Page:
Mortgage rates are cooling off after sharply rising. But expect home prices to start slowing, and even dropping, in some of the most overheated markets in the country over the next couple of years.
With the average on the 30-year fixed-rate mortgage at 5.7%, some would-be buyers are spooked by the higher borrowing costs and are putting their plans on hold. A year ago, the rate was 2.72%.
The hesitation is starting to show up in proprietary data, Rick Palacios Jr., head of research at John Burns Real Estate Consulting, told MarketWatch. The company counts suppliers, builders and buyers (such as hedge funds) among their clients.
“The consensus is most forecasters … are anticipating prices to either flatten and/or go down next year, especially in a lot of these way overheated markets like Boise,” Palacios said.
Expect these declines to manifest more steeply in some parts of the country.
At a national level, he said he expected home prices to decline by mid-single digit percentages over the next two years.
It’s not just him. Capital Economics’ Matthew Pointon also expects a “small fall” in home prices of around 5% on a year-over-year basis by 2023, he said.
Having looked closely at many of the markets, Palacios expects an even more “meaningful price decline” in some of the popular pandemic destinations.
In a tweet on Tuesday, Palacios highlighted how his research firm saw the rate of change in home prices slow in a hot market like Boise, Idaho, after the Federal Reserve hiked interest rates, sending mortgage rates up sharply.
“Boise is the poster child,” Palacios said, and, in his firm’s view, may see a decline in home prices as early as this year.
That’s likely to be followed by declines in home prices in Austin, Texas; Las Vegas; Nashville, Tenn.; Phoenix; Riverside-San Bernardino, Calif.; and Salt Lake City in 2023.
“It’s shocking for a lot of people to hear, ‘Oh, wait, prices are gonna go down?’ But look at what we’ve done over the past couple of years,” he said. “We’ve squeezed a decade of home price appreciation into a year and a half.”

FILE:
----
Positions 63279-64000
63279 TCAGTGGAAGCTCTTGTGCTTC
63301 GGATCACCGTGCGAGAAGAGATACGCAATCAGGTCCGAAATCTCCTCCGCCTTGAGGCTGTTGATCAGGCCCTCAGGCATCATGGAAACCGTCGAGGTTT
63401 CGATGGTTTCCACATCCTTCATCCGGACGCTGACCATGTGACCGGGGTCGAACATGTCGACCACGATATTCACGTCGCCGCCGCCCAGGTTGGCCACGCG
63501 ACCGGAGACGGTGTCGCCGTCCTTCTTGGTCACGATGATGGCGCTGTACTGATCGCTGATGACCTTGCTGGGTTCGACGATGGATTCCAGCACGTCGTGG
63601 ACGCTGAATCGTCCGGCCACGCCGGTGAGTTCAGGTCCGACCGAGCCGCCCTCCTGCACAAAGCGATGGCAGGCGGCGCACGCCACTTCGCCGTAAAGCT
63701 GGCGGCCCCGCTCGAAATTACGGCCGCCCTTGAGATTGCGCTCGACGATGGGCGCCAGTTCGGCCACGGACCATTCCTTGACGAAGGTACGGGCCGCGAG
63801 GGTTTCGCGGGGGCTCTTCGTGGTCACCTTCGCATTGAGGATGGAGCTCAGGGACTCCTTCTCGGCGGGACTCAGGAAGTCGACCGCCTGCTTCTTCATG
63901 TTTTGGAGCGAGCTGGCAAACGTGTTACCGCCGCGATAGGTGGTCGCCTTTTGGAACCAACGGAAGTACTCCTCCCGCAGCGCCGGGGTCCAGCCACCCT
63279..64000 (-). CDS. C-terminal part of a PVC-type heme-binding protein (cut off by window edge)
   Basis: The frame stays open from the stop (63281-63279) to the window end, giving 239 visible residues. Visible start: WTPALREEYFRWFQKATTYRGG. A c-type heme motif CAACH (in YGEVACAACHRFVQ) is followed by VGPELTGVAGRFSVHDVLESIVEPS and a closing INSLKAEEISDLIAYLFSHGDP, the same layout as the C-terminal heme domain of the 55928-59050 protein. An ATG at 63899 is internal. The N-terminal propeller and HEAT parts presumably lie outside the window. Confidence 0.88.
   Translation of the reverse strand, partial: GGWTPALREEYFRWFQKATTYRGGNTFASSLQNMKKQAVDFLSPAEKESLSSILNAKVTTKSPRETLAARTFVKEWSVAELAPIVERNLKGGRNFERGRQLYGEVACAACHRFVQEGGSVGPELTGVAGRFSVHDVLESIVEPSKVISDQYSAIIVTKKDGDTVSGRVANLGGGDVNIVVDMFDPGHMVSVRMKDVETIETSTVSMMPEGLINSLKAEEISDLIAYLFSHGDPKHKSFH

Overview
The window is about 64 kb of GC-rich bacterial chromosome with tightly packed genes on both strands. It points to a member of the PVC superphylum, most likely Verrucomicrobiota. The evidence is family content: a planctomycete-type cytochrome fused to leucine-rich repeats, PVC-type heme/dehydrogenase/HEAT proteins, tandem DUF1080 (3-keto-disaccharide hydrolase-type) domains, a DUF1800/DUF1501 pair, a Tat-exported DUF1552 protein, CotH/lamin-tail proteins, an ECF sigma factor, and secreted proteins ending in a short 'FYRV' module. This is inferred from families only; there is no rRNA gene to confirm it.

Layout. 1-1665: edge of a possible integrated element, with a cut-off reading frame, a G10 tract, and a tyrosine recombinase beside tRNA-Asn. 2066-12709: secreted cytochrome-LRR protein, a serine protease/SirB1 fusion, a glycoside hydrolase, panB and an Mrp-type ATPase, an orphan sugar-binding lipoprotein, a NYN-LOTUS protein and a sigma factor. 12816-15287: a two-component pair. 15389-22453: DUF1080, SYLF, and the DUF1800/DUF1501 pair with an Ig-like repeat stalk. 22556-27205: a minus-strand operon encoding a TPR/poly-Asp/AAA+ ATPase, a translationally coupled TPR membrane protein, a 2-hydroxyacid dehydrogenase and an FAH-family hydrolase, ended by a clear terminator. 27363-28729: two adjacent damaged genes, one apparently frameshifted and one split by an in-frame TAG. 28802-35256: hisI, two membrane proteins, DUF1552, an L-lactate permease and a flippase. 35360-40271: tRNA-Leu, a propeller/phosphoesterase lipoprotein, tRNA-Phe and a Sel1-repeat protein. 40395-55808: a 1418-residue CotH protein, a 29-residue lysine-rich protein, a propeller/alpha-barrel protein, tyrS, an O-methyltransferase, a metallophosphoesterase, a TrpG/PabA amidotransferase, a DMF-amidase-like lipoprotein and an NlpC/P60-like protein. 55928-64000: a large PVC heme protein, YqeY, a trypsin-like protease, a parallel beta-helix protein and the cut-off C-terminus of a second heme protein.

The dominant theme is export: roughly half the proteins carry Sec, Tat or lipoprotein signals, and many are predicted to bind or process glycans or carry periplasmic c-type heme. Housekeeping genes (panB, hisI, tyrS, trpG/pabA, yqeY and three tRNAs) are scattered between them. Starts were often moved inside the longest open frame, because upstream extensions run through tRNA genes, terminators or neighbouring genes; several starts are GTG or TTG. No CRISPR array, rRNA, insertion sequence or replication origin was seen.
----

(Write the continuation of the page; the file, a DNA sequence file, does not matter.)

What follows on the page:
Nearly half of homes for sale in Provo, Utah — another hot destination located 45 miles from Salt Lake City — had prices drop in May, according to Redfin. About 46% of homes in Salt Lake and 44.2% of homes in Boise that were for sale also had their prices slashed.
See: Out of 50 major housing markets in America, just 6 now have more new real-estate listings now than before the pandemic. Here’s what that might mean.
Inventory is climbing, too. Realtor.com data from June noted a 18.7% increase in the number of new homes available for buyers — the “fastest yearly pace of all time,” the company said. The biggest jumps in listings were in markets like Raleigh and Charlotte in North Carolina and Nashville on a month-over-month basis.
“The U.S. housing market is at the beginning stages of the most significant contraction in activity since 2006,” Len Kiefer, deputy chief economist at Freddie Mac, said earlier this month.
The official data is telling a different story, though: The sale of new single-family homes last month, despite the higher mortgage rates, rose by 10.7% compared with the previous month, according to the Commerce Department.
The median price of new homes sold was $ 449,000 (the average was a little more than a half-million dollars).
Sales of newly constructed homes are dropping precipitously, but not just yet in the hot markets. They dropped in the Northeast and the Midwest, while the South and West saw increases.
But take these data points with grains of salt, advised economists, given how volatile they can be.
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